For the Lord hath spoken

You can listen to an audio podcast of this post at

The Lenten Readings from Esaias 


Upon approaching the Prophet Esaias and the prophetic books in general, one easily sympathizes  with the Blessed Augustine of Hippo when he first attempted to understand Esaias in the early days of his conversion:  

Ambrose [St. Ambrose of Milan, Augustine’s mentor] told me to read the prophet Isaiah, I think, because more clearly than others he foretold the Gospel and the calling of the Gentiles.  But I did not understand the first passage of the book, and thought the whole would be equally obscure.  So I set it aside to be resumed when I had more practice in the Lord’s style of language.  Confessions 9.5.1

We have to admit that few of us Orthodox Christians spend time with the Old Testament in general, and that we find the prophets in particular to be hard going. When we do try to read them, we often have the same reaction that St. Augustine had when he first opened Esaias, and we are tempted to give it up.   During and since his time, however, the Lord has providentially raised up for us a glorious band of Holy Fathers to enlighten the meaning of the Scriptures for us, and if we turn to them for help, we shall not be disappointed.  They were much at ease with the “Lord’s style of language” because they had acquired the mind of Christ, and therefore what was obscure to unbelievers or to Christian neophytes like the young Augustine – and like us – was clear to them.  

As we begin Great Lent, we turn to Esaias, whose book is read each Lenten weekday at the Sixth Hour, as a kind of substitute for readings from the Holy Gospel, which have now been mostly suspended, along with the celebration of the Divine Liturgy, except for Saturdays and Sundays.  The book of Esaias contains a more complete body of prophecies of the Incarnation and Passion of our Savior than those of the other prophets, and thus it provides a kind of Pre-Gospel in poetic figures, a veiled yet powerful and pointed announcement of the Good News of salvation which is to be unveiled as a concrete and historical reality with the coming of the Savior Who fulfills the prophet’s words.  According to St. Isidore of Seville, 

Among the prophets Isaiah is certainly most revered because he narrated all the deeds of Christ in order and most fully, and he published in his own book very many clear testimonies of what was revealed to him by the Lord in the spirit of prophecy.  Isaiah’s Testimony Concerning Christ the Lord, PLS 4:1822-37

St. Isidore goes on to list the specific prophecies of Esaias that foretell in detail the chief works of the economy of the Incarnate Word –    

That Christ was born from the stock of David:  11:1-5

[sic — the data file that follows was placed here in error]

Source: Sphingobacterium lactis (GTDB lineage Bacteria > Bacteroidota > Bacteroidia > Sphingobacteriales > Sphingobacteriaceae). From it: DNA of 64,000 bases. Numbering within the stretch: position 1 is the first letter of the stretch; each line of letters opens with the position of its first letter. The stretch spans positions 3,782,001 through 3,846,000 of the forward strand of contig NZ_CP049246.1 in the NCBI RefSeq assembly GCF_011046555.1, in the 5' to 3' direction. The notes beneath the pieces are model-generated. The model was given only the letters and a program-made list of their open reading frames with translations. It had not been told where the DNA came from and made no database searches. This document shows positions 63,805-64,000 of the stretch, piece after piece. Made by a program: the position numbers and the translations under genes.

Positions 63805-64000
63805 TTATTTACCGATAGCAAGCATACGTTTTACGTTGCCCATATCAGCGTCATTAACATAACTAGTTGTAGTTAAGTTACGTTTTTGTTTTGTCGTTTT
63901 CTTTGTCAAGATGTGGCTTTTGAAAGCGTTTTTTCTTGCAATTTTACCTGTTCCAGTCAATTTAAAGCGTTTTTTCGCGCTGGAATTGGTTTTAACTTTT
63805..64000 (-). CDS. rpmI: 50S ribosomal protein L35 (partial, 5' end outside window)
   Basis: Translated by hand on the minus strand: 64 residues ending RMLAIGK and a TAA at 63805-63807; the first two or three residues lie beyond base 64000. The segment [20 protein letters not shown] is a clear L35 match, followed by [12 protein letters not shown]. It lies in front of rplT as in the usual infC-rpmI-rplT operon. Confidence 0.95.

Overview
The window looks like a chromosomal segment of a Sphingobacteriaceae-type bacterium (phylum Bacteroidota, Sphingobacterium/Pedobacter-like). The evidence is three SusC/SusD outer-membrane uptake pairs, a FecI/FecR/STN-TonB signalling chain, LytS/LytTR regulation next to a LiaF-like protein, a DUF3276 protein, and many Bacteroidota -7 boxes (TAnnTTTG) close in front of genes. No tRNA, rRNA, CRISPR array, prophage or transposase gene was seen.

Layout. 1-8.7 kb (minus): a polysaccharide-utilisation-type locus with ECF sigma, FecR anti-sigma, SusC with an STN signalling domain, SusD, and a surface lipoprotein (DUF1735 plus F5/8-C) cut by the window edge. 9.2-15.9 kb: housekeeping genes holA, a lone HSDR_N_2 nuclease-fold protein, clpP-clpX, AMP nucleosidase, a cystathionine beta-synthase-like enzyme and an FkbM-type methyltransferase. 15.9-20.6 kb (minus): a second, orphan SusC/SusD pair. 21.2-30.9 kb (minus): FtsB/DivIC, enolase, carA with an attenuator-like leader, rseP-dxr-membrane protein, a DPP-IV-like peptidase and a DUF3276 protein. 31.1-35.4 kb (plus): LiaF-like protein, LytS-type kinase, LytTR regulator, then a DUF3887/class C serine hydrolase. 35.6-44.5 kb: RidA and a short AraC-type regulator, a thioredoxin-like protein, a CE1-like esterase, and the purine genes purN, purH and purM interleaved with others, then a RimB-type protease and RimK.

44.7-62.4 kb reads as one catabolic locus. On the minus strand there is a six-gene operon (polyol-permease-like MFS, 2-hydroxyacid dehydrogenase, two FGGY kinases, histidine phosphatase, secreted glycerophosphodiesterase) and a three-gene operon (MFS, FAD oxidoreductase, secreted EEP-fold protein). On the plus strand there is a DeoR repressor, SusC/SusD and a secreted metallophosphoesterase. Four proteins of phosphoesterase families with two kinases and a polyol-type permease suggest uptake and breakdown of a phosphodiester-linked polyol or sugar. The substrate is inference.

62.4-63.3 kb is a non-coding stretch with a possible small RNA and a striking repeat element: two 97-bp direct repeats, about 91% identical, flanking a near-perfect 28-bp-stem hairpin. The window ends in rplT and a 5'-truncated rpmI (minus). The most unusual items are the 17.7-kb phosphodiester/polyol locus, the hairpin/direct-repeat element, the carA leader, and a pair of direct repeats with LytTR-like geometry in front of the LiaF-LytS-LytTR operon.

That Christ was born of a Virgin without intercourse with a man: 7:10-14, 45:8 

That God was made flesh and became a man: 9:6-7 

That Christ the Lord did wonders and marvelous deeds: 35: 5-6, 61:1

That Christ suffered and that He was hanged on the wood of the Cross: 63:1-3, 9:6, 52:13

That He died, and that He died not for His own sins but for ours: 53:6-8 

That Christ rose from the dead and ascended into Heaven: 33:10, 52:13 

That, after the Ascension of Christ, the gift of the Holy Spirit would be poured forth upon the Apostles and the Faithful: 44:3-4, 32:15, 59:19-20, 30:28

That Christ would send the Apostles to bear witness to the Gentiles of His resurrection: 66:18-19

That the Lord would give the Gospel to the faithful as a New Law: 41:27, 2:3-4 

That God would give the faithful the grace of Baptism for the remission of their sins: 12: 3-4, 55:1 

That the Gentiles would be converted to belief in Christ: 2:2-3, 65:1, 66:20-21

Thus by hearing Esaias with faith during Great Lent, we prepare our hearts to receive the grace of the death and resurrection of Christ which we shall commemorate once again during the Great Week of His Passion and the Radiant Feast of Feasts, Holy Pascha. 

In addition to foretelling the coming of Christ, Esaias also preached repentance to the people of the Old Testament Church living in his own time.   His convicting and compelling words should convict and compel us also:  convict us of our sins and compel us to repentance.   As repentance is the chief – in a sense the only – work of Great Lent, we should then welcome Esaias as a most useful companion for our annual pilgrimage to Pascha in this holy season.  

Let us then not fear to open this holy book and to acquire a taste for “the Lord’s style of language.” By the great grace available to us during this holy season, and with the help of the Holy Fathers, what we may find bitter at first shall become most sweet.   

This entry was posted in Uncategorized. Bookmark the permalink.